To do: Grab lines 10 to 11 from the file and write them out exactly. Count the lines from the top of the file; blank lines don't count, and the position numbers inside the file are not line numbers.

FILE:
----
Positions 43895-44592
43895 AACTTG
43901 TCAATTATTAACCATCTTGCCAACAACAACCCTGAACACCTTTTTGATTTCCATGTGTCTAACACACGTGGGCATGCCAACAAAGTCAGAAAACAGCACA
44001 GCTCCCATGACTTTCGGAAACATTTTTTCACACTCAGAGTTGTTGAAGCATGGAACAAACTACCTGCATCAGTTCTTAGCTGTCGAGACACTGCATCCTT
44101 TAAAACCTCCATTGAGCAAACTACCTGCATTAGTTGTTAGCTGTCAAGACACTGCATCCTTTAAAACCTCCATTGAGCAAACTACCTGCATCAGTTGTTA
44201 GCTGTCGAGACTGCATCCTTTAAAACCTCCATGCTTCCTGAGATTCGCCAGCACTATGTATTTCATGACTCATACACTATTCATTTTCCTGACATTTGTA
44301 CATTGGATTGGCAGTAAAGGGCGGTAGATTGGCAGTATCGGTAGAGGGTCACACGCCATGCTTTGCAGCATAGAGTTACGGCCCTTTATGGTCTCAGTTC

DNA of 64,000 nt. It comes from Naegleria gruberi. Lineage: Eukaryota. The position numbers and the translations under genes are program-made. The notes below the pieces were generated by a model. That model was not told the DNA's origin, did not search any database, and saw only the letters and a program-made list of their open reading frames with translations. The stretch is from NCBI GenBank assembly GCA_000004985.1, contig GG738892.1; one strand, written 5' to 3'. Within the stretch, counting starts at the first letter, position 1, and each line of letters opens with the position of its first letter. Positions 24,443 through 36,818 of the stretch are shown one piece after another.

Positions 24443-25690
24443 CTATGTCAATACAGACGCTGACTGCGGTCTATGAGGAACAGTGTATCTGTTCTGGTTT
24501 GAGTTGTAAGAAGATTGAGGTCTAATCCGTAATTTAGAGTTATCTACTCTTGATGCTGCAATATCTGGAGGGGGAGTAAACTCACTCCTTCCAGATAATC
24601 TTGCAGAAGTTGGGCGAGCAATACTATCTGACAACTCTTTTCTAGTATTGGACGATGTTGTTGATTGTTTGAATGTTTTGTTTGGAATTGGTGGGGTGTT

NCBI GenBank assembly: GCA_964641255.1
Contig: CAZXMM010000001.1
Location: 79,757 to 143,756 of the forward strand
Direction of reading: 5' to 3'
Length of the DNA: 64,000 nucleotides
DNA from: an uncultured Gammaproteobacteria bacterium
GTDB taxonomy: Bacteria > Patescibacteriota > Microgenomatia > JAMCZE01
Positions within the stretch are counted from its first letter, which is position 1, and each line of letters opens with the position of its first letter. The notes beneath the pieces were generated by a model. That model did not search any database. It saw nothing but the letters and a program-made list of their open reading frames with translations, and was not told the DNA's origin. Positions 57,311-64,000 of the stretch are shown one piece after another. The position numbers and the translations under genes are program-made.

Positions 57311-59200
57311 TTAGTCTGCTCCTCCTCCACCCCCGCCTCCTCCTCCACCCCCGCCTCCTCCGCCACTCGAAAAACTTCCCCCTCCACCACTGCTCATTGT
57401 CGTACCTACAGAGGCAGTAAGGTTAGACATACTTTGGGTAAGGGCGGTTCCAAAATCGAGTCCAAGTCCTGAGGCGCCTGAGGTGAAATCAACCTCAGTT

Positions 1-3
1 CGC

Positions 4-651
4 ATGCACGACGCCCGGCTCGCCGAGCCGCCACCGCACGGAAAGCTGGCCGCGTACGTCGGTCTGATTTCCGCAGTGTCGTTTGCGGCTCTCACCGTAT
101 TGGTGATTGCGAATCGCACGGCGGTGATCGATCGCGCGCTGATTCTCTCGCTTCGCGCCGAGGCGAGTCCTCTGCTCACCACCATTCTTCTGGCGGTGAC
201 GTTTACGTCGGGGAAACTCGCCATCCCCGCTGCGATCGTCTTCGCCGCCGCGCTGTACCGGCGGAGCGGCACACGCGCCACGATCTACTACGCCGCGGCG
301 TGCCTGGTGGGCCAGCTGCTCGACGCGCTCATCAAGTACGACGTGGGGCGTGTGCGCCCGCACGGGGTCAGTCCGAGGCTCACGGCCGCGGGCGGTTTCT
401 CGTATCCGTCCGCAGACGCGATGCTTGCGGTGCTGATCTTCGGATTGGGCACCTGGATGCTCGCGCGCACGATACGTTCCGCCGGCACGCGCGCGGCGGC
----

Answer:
24443 CTATGTCAATACAGACGCTGACTGCGGTCTATGAGGAACAGTGTATCTGTTCTGGTTT
24501 GAGTTGTAAGAAGATTGAGGTCTAATCCGTAATTTAGAGTTATCTACTCTTGATGCTGCAATATCTGGAGGGGGAGTAAACTCACTCCTTCCAGATAATC